Opened 11 years ago

Closed 3 years ago

Last modified 3 years ago

#20081 closed New feature (needsinfo)

Minimize the risk of SECRET_KEY leaks

Reported by: Jacob Owned by: aj7may
Component: Core (Other) Version: dev
Severity: Normal Keywords: nlsprint14
Cc: unai@…, eromijn@…, Ben Davis Triage Stage: Accepted
Has patch: yes Needs documentation: no
Needs tests: no Patch needs improvement: yes
Easy pickings: no UI/UX: no



We should consider generating it on the fly something like the way Horizon does:

The things we lose when the secret key changes (sessions and password reset links IIRC) are generally per-deployment specific anyway. There's still a lot of bikeshedding to be found behind that issue (should production servers have the ability to write this file), but it's not a bad approach for those same users who commit their secret keys to their public github repos.


Oh this is neat! So basically when the server starts up it writes out
a secret key file if it one doesn't already exist? I like it, seems
like a really good thing to do in core. Security-by-default and all

How does this handle multiple web servers, though? Seems like if you
weren't careful you'd end up with differing secrets across your web
nodes, bad news. Couldn't we do something similar but store the key in
the database? That seems like it wouldn't be any more or less secure
than the filesystem, and would solve N=1 problems.


Yeah, the multiple servers deployment its downside and the reason I originally objected to including it in Horizon. What it does is bump the user-facing issue (you have to deal with and understand a secret key) a bit further along the line. I'd be willing to guess that a majority of Django sites that leak the secret key fall into the N=1 category, or would do the correct thing WRT secret key if it weren't so easy to commit to the repo and was a specific action they had to take when N > 1. The downside of course is that there will always be a learning curve.

I'm -1 on storing the key in the database - databases tend to be easier to compromise than file systems, and people tend to be lazy about the security of their DB backups.

Change History (23)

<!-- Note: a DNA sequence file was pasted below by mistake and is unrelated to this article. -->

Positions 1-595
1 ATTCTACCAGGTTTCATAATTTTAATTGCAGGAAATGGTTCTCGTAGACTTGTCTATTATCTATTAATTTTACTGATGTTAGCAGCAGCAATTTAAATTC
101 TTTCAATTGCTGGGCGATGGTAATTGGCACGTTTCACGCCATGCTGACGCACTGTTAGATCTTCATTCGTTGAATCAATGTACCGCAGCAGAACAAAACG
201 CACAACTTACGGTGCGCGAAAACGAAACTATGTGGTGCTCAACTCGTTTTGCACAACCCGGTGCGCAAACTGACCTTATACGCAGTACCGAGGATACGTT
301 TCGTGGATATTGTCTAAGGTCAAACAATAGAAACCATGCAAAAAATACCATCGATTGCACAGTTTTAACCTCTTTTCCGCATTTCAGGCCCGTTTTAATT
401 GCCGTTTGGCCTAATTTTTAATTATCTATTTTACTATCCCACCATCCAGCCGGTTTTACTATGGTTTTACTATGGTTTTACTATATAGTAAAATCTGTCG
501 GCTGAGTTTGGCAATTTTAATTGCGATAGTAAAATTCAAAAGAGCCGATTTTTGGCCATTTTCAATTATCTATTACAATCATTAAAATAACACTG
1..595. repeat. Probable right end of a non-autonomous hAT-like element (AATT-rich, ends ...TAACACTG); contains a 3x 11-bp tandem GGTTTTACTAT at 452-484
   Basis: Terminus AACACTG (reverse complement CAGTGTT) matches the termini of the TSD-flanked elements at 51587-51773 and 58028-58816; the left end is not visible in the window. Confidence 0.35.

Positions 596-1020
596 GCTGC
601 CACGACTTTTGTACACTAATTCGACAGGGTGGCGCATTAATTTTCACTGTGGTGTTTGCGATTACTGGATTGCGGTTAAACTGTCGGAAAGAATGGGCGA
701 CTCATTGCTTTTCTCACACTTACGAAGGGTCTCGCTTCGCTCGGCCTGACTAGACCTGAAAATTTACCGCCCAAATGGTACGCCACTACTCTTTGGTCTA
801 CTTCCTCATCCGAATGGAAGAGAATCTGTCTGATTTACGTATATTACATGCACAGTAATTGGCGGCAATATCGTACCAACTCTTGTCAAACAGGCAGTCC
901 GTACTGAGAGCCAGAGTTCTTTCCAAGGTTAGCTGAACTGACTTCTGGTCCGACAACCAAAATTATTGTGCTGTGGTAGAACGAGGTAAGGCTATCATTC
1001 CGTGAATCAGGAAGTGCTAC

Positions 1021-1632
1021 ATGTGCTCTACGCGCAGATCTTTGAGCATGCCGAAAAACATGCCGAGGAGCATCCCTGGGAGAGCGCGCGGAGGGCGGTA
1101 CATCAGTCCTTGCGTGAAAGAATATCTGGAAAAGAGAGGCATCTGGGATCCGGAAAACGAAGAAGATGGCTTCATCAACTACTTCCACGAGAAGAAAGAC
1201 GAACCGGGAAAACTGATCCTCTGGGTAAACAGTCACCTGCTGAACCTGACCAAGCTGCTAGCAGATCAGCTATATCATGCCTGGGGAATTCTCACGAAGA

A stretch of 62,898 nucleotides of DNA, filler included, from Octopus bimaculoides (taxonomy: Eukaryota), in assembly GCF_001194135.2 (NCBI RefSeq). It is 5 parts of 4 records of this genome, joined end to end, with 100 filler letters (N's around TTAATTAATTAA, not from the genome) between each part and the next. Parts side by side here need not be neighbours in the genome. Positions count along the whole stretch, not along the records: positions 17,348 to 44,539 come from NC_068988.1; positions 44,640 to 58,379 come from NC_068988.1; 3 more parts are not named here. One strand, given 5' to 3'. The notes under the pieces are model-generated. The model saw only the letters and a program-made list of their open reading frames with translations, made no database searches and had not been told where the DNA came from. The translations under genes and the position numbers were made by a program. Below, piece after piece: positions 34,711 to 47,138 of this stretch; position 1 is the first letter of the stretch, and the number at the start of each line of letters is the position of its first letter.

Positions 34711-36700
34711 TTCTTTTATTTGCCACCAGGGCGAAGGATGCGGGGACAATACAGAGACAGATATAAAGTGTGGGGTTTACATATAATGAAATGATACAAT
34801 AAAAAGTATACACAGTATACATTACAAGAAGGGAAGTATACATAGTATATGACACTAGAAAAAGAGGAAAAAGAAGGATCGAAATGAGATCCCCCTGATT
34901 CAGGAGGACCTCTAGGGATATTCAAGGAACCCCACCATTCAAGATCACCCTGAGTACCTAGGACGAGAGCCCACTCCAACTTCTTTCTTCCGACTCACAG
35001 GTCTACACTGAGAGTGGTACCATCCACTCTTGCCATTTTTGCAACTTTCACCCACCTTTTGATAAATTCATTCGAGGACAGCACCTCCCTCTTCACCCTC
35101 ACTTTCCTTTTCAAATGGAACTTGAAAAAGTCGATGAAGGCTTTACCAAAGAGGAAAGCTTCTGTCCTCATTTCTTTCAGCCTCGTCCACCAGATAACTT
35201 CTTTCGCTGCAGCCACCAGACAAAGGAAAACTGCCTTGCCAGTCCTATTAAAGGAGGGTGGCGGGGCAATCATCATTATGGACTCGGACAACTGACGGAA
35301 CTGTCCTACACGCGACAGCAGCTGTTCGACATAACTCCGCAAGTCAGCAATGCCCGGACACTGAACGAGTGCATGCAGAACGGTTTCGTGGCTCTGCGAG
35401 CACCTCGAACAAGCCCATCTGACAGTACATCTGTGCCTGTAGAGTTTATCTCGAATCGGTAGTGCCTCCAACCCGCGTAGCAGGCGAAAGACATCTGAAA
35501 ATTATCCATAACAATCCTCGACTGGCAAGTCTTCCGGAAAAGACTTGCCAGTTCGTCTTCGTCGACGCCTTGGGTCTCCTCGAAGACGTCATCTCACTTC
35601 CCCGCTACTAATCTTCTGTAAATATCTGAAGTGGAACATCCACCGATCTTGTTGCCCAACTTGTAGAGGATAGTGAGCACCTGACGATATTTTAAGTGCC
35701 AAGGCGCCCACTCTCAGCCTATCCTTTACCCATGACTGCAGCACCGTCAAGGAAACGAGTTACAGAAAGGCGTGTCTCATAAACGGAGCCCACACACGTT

comment:2 Changed 11 years ago by Jeremy Dunck

Previous was me.

comment:3 Changed 11 years ago by Ryan Leckey <leckey.ryan@…>

My proposal would be the following:

  • startproject does not set SECRET_KEY
  • generate_secret_key (or some smaller name) be added to core (the command would just output the key so someone could pipe it to or some file referenced by
  • runserver uses some default non-secret key (its development anyway) if SECRET_KEY is not set

comment:4 Changed 11 years ago by Luke Plant

My own practice is to put secret key in a secrets.json file, which is parsed by The more I think about it, the more benefits I can see:

  • The code to use it from is really easy:
    import json
    secrets = json.load(file("secrets.json"))
    SECRET_KEY = secrets['SECRET_KEY']
  • It is less likely to be checked into source control due to the different file extension
  • If it is checked into VCS, then it should be relatively simple to rebuild the VCS history without that single file, allowing you to republish your fixed repo.
  • You can put more things in there - any other passwords etc. that should not be checked into source control.
  • Django management commands could correctly parse and re-write this file automatically, unlike something that was Python syntax.
  • Other systems can parse this file to extract passwords (I often need this in deployment)

comment:5 Changed 10 years ago by Unai Zalakain

I do that too but, like mentioned by Jacob:

How does this handle multiple web servers, though? Seems like if you
weren't careful you'd end up with differing secrets across your web
nodes, bad news.

comment:6 Changed 10 years ago by Unai Zalakain

Cc: unai@… added

comment:7 Changed 10 years ago by wim@…

For me, a very easy solution would work:

from secrets import SECRET_KEY

It is easier to remember to keep out of your repo than to keep out of your repo, and I would like to have the default project layout to use this approach.